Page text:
When Freddie Meyer attended Beaufort's Robert Smalls School, he said he didn't learn much about who it was named after.
It was only later after he graduated in 1956 that a beloved teacher would say to him, "You should be proud that the school is named after your great-great-grandfather."
Meyer celebrated the memory of his ancestor, the Civil War general, hero and political leader Robert Smalls, with family and former classmates Sunday.
The Robert Smalls Association hosts a reunion of the school every three years. This year's event included a church service and a ceremony at Robert Smalls' gravesite at the Tabernacle Baptist Church on Craven Street, where Meyer and his siblings laid a wreath.
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While there currently is a Robert Smalls Middle School that serves grades six through eight, the Robert Smalls School the reunion celebrated was reserved for black students in first through 12th grades from 1925 until 1970 at Ribaut Road and Boundary Street.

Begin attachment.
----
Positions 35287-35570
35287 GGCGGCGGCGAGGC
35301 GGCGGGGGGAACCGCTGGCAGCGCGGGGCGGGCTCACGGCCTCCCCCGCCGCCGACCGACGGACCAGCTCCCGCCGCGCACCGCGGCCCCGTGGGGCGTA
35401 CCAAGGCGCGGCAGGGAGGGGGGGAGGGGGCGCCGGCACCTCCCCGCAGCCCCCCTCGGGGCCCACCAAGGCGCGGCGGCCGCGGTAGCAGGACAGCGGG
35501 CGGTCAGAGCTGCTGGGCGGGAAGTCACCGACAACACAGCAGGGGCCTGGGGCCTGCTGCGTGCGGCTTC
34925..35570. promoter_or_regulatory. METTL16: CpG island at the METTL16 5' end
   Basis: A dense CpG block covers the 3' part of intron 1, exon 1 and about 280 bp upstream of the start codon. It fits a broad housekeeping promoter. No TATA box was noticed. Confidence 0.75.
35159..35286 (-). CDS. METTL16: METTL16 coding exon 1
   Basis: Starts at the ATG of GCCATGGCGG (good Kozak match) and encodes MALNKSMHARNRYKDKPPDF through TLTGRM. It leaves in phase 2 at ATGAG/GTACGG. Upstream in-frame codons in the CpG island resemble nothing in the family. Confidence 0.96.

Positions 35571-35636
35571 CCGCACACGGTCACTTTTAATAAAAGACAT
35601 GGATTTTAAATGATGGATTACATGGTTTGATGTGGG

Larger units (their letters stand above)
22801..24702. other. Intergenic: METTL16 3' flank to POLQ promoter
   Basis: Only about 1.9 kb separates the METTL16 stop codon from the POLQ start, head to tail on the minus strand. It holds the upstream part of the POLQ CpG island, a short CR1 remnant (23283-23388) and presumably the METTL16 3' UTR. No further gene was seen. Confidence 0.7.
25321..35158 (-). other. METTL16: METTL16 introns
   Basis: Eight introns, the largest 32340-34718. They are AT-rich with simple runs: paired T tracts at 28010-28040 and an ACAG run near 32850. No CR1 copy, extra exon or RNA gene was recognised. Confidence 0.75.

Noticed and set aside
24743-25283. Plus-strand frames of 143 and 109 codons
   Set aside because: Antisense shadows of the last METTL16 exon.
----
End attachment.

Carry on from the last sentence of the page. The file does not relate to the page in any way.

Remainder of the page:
"Back then, people of color weren't allowed to go to Beaufort High School," said Edgar Williams of the Robert Smalls Association.
The struggle some of the students went through during segregation and later school integration had its roots in the times of Robert Smalls, who was born into slavery. In 1862, Smalls was working as part of the slave crew of the Confederate steamer The Planter when he captured the ship and turned it over to Union troops.
After the Civil War, his public service included election to the South Carolina House of Representatives and Senate, then four terms in the U.S. House of Representatives. He also served as a major general in the state militia and as port collector for Beaufort.
The ceremony Sunday at the Robert Smalls memorial, where he and his wife, Hannah, are buried was a first for the Robert Smalls reunion, Meyer said.
In the years between reunions, the Robert Smalls Association hosts events to raise money for scholarships. Williams said the scholarships are open to any descendant of the Robert Smalls School, including cousins, grandchildren or even great-great-grandchildren of students who attended.